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The Trouble With 'Single-Family Homes': Best #Cityreads of the Week

A roundup of the best stories on cities and urbanism we've come across in the past seven days.

Mike Blake/Reuters

Single-Family Homes, but No Single Family,” Mia Birdsong, Pacific Standard

I was driving through the town of Alameda the other day and passed a giant advertisement for “single-family homes.” I contemplated how the ad so clearly tied together the dream of homeownership with the American ideal of family. And then I thought about all the beautiful families I know who do not fit that ideal. Like my friend who, with his wife, just bought a home where they are raising their child and where his elderly father will spend the end of his life. And my daughter’s friend and her little brother who live with their parents during the school week but with their two great aunts and cousin on weekends and summers. And two single mothers I know who moved in together to raise their kids and share expenses. These families and so many others would not fit in a “single-family home.”

Home design is among the many subtle and not so subtle indicators of cultural norms that tell us what the ideal family should look like. But more families — through choice and circumstance — are creating families in ways that don’t match up with the nuclear family ideal. In post-World War II America, marriage rates have decreased and more children are born to unmarried parents. Today there is no one family form in which the majority of kids grow up.

So You Think Your Place Is Small?” Kim Velsey, The New York Times

The first thing that people want to know about Jack Leahy’s home, a 40-square-foot cubbyhole tucked into the ceiling of a performance space a few blocks from the waterfront in Williamsburg,Brooklyn, is whether it’s legal. The second question is how much he pays.

He doesn’t know the answer to the first. As for his rent? Tell a New Yorker you pay $450 a month, and he or she becomes very, very jealous.

“But they don’t have any idea,” Mr. Leahy said. “It’s like ‘The Phantom of the Opera’ — how much did that guy pay?”

A Chinese flag flutters in front of an apartment tower in the southern Chinese city of Shenzhen. (Bobby Yip/Reuters)

The Twilight of Shenzhen’s Great Urban Village,” Eli MacKinnon, Foreign Policy

Early this spring, the Chinese character for “demolish” showed up in red spray paint on a strip of shops in Shenzhen’s Baishizhou neighborhood. Wang An, 41, has been selling women’s underwear from one of these shops for the last 10 years. “When they knock it down, I guess we’ll just go home to Hubei [province] and grow vegetables,” he joked in April. The spray paint marked Wang’s shop as one of the buildings scheduled to be torn down in the first phase of Baishizhou’s renewal. He responded to the news with a buy-one-get-free sale that continued through the summer.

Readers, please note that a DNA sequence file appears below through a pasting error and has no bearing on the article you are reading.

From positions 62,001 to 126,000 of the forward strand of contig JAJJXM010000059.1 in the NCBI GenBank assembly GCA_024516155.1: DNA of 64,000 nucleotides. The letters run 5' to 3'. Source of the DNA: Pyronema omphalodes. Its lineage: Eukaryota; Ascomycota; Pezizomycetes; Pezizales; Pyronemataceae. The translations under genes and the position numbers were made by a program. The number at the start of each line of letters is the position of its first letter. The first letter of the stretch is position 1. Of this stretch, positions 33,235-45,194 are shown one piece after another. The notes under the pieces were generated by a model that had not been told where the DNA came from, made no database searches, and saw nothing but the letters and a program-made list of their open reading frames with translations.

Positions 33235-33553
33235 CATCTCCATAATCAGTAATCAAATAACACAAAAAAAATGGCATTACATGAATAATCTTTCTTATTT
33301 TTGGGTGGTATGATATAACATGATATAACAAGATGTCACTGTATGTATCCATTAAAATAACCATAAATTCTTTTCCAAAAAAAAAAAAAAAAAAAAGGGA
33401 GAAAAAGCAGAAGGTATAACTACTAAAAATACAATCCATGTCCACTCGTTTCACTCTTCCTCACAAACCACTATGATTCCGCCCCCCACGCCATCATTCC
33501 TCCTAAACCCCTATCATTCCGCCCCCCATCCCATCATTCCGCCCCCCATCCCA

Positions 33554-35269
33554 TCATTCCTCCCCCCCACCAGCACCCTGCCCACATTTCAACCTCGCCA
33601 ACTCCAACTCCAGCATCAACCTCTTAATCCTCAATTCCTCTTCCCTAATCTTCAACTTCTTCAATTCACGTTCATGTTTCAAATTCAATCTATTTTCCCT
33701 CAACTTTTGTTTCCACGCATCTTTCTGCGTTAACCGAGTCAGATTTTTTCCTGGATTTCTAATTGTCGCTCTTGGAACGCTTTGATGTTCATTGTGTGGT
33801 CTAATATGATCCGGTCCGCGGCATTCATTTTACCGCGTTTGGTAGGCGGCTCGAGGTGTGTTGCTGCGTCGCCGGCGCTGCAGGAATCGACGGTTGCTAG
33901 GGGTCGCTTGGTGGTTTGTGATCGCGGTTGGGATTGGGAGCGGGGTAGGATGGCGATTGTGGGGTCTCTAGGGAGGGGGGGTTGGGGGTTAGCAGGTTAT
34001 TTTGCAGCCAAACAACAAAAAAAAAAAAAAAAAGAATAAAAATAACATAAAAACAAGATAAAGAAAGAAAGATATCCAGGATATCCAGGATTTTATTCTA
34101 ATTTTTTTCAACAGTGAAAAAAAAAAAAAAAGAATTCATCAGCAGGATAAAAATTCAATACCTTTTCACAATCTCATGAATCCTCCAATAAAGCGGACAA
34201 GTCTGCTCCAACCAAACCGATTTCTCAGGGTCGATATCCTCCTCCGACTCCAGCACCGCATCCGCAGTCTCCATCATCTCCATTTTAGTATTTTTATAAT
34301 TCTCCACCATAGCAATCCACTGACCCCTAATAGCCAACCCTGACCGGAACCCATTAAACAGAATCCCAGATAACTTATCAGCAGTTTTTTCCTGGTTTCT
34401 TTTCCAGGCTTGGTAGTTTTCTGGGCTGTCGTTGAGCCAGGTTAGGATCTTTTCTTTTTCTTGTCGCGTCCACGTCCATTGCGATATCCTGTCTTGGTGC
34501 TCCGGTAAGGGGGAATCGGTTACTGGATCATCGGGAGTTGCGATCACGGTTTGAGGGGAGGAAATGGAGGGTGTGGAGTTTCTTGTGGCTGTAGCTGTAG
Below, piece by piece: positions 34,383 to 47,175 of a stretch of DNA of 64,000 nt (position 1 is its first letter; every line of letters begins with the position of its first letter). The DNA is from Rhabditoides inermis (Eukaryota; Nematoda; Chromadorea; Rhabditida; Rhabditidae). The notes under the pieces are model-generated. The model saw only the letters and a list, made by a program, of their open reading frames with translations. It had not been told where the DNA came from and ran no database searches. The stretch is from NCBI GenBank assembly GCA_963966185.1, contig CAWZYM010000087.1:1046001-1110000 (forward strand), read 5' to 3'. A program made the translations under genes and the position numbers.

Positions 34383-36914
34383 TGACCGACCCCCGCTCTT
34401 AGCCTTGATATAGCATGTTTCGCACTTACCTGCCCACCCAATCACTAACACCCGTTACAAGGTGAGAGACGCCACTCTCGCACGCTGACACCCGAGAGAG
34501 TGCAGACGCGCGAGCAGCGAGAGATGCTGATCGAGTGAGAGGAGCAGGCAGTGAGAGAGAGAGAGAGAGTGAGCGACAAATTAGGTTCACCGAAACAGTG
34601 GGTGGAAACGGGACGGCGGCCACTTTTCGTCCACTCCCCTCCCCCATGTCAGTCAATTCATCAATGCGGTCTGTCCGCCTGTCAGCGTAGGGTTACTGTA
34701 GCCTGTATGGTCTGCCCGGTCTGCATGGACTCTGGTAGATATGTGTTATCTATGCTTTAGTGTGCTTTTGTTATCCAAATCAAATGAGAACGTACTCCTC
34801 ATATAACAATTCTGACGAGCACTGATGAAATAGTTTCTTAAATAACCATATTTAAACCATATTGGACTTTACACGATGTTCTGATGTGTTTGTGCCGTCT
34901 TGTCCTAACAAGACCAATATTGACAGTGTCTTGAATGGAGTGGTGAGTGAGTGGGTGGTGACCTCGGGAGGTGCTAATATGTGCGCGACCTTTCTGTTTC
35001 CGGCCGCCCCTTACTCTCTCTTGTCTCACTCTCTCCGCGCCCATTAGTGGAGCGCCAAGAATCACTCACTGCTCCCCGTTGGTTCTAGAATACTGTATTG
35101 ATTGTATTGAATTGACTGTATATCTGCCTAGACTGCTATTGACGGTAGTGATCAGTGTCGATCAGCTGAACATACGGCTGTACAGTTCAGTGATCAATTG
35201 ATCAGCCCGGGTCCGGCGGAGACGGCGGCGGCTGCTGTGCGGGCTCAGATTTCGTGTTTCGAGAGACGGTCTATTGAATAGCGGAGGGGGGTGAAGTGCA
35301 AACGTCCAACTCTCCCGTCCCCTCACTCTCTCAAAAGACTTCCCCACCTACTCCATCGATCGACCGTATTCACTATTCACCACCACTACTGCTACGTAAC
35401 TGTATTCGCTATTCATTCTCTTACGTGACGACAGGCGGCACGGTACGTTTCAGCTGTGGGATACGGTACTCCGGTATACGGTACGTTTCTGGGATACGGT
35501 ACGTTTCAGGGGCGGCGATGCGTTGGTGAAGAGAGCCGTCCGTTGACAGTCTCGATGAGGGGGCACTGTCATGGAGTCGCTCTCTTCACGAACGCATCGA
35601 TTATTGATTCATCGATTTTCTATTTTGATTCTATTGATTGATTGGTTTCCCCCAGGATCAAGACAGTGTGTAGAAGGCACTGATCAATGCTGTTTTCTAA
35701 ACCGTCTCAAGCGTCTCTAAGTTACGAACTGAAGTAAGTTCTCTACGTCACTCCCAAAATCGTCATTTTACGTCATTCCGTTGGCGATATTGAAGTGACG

On Aug. 31, he received notice that his power would be cut in a week. The next day, the demolition of a swathe of buildings behind his shop began. With his shop closing in a few days, he still wasn’t sure what he and his wife would do next. Brick-and-mortar underwear stores can’t compete with e-commerce, he said, so, after taking some time to look for new opportunities, they’ll decide whether to leave Shenzhen.

The planned destruction of Baishizhou will impact its roughly 150,000 residents, many of them recent migrants looking for a new life in one of China’s most prosperous cities. But it also stands to erase a neighborhood whose dynamism rivals that of any in the world. Baishizhou is a labyrinthine dream on 0.23 square miles of mixed-use residential space, with a population density more than 20 times the city average.

The Secret Lives of New York City Rats,” Michael H. Parsons, Time

In an era when we can decode language among animals and design coatings that make military weapons virtually invisible, it may seem that there are few things science cannot accomplish. At the same time, we are surprisingly ignorant about some things that are much more ordinary. For me, perhaps the most intriguing example is city rats, which in many ways are the most important species of urban wildlife in our increasingly urbanized world.

Because rats are small, vigilant and live mainly underground, even behavioral ecologists like me know remarkably little about how they move through cities and interact with their environments. That’s a problem because rats foul our foods, spread disease and damage infrastructure. As more people around the world move to densely packed cities, they become increasingly vulnerable to rat behaviors and diseases. That makes it critically important to understand more about rats and the pathogens they carry.

Aerial view of Kaaba at the Grand mosque in Mecca. (Ahmed Jadallah/Reuters)

After the hajj: Mecca residents grow hostile to changes in the holy city,”Raya Jalabi, The Guardian

Millions of hajj pilgrims are preparing to head home, after five days performing ancient rites, revering a God omnipresent in the city of Mecca.

They have stoned figurative devils, they have slept in the world’s largest tent city, they have drunk water from the Zamzam well together: a heaving throng of nearly two million people from all over the world.

Circling the Kaaba, the black cubic epicentre of this sanctuary city, pilgrims would have looked up to see one of the minarets of the Grand Mosque, dwarfed by Abraj al-Bait clocktower, a much-maligned luxury hotel and commercial complex and the second-tallest building in the world.

Next year, they will see the Abraj Kudai, the largest hotel on Earth.

About the Author

  • Adam Sneed
    Adam Sneed is a senior associate editor at CityLab, focused on technology and audience engagement.